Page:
**A** gamey (and verbose) Le Monde mathematical puzzle:

A two-player game involves n+2 cards in a row, blue on one side and red on the other. Each player can pick any blue card among the n first ones and flip it plus both following ones. The game stops when no blue card is left to turn. The gain for the last player turning cards is 20-t, where t is the number of times cards were flipped, with gain t for its opponent. Both players aim at maximising their gain.

1. When n=4 and all cards are blue, can the first player win? If not, what is the best score for this player?

2. Among all 16 configurations at start, how many lead to the first player to win?

3. When n=10 and all cards are blue, how many cards are flipped an odd number of times for the winning configuration?

The first two questions can easily be processed by an R code like the following recursive function:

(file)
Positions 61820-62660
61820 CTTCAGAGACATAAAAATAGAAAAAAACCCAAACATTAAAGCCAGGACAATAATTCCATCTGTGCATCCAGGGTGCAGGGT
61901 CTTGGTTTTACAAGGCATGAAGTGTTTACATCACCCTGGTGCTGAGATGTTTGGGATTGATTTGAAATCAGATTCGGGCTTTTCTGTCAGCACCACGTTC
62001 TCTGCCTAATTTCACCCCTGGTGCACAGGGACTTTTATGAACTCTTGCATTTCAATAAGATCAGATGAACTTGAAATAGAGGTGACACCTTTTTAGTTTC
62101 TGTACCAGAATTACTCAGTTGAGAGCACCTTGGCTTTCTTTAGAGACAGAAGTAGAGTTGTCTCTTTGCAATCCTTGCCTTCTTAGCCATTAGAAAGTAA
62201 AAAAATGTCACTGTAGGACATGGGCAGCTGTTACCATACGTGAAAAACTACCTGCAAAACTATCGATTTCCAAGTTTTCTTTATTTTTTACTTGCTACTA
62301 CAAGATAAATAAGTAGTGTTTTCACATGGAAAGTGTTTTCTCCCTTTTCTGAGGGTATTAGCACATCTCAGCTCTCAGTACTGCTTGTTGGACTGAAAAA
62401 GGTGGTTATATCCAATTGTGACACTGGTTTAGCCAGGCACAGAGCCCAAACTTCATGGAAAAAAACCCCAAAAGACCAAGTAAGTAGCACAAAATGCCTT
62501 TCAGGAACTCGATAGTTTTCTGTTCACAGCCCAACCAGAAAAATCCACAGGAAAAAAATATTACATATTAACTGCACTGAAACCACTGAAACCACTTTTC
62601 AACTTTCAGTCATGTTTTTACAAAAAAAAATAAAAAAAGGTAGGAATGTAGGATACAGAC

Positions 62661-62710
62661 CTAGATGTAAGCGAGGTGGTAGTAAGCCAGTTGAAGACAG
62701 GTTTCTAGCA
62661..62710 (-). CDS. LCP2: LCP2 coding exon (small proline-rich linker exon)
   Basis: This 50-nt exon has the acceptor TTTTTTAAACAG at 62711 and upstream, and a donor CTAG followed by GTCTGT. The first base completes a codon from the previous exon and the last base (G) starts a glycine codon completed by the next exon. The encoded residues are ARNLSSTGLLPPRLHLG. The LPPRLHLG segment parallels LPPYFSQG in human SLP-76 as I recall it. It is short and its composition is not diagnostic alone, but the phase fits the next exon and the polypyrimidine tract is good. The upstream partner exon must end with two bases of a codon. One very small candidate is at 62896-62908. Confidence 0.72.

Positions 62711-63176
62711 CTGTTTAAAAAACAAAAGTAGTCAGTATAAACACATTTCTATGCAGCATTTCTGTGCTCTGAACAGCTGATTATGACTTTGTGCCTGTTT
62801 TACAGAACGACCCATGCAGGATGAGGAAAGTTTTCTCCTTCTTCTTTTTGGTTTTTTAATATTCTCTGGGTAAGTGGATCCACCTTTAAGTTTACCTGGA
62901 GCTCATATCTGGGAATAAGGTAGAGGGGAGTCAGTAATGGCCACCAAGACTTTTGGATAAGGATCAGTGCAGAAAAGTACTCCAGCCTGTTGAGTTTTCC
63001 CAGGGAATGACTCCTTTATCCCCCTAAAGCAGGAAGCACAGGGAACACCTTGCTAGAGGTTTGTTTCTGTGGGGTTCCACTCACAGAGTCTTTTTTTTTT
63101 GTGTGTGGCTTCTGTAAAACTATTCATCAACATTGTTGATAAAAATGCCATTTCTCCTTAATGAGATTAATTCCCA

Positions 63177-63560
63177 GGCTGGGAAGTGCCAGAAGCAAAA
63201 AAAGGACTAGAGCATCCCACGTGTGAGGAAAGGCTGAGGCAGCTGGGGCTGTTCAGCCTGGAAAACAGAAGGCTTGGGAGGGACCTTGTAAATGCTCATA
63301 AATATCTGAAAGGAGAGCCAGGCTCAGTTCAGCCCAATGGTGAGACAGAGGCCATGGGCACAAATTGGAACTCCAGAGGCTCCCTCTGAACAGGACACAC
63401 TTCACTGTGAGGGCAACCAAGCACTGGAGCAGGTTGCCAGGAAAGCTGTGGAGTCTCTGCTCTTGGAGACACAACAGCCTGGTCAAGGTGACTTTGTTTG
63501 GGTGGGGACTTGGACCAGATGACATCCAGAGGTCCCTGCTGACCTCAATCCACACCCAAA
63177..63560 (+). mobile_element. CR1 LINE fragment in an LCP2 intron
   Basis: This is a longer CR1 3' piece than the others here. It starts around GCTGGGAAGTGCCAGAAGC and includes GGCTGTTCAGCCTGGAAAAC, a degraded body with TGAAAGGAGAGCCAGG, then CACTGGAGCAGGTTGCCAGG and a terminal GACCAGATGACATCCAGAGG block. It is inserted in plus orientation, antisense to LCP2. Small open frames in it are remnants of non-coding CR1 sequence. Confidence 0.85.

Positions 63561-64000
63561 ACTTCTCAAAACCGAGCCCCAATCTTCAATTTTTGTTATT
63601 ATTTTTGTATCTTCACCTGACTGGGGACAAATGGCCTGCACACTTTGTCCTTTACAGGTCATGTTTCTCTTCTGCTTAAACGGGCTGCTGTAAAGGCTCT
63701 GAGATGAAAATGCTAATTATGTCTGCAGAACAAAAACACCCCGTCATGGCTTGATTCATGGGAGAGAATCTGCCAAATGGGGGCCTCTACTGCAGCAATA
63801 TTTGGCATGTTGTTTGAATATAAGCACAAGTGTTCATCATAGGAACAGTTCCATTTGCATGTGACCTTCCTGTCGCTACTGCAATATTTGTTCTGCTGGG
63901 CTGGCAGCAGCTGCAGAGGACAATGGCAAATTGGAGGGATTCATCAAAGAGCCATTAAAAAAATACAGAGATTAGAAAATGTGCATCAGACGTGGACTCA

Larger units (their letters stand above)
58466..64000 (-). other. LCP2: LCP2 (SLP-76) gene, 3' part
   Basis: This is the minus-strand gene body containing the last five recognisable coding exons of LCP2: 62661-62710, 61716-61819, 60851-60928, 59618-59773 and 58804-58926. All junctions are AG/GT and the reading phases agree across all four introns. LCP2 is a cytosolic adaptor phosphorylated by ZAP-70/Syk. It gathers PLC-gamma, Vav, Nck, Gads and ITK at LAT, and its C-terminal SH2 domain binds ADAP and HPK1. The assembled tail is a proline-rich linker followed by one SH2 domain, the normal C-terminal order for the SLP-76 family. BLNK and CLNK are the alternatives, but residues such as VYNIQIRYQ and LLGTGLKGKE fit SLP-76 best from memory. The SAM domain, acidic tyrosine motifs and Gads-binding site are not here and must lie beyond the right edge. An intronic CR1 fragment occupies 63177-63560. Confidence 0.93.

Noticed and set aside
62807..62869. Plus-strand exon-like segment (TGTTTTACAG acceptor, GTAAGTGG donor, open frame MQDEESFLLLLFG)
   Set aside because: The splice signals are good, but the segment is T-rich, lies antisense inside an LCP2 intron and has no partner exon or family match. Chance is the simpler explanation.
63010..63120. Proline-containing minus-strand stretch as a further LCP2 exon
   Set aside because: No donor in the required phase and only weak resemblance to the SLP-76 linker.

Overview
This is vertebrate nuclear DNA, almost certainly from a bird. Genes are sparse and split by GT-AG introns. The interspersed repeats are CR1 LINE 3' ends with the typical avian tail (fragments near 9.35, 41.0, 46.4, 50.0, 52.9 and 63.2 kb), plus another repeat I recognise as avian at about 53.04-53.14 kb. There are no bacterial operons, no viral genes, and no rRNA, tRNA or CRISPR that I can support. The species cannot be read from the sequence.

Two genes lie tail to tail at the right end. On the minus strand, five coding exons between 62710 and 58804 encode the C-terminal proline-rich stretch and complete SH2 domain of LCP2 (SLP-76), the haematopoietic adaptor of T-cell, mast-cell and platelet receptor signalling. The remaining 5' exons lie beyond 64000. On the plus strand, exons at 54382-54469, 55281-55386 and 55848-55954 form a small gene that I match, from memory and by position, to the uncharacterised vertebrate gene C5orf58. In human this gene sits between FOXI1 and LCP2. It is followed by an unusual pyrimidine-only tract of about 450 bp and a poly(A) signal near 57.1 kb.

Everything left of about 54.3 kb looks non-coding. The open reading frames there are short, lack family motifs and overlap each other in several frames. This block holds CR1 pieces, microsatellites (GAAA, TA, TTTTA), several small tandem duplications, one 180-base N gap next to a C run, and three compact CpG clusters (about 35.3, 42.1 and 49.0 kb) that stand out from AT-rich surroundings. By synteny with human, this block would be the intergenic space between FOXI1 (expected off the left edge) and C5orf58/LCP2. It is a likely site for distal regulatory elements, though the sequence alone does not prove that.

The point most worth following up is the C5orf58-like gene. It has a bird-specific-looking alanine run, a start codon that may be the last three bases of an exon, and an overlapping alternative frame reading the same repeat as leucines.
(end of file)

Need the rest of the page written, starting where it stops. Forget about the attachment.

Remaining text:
liplop <- function(x,n,i){ if (max(x[1:n])==0){ return(i) }else{ sol=NULL for (j in (1:n)[x[1:n]==1]){ y=x;y[j:(j+2)]=1-y[j:(j+2)] sol=c(sol,20-liplop(y,n,i+1))} return(max(sol))}}

Returning

> liplop(rep(1,6),4,0) [1] 6

Meaning the first player cannot win, by running at most six rounds. Calling the same function for all 4⁴=16 possible configurations leads to 8 winning ones:

[1] 0 0 0 1 [1] 0 0 1 1 [1] 0 1 0 1 [1] 0 1 1 1 [1] 1 0 0 0 [1] 1 0 1 0 [1] 1 1 0 0 [1] 1 1 1 0

Solving the same problem with n=10 is not feasible with this function. (Even n=6 seems out of reach!)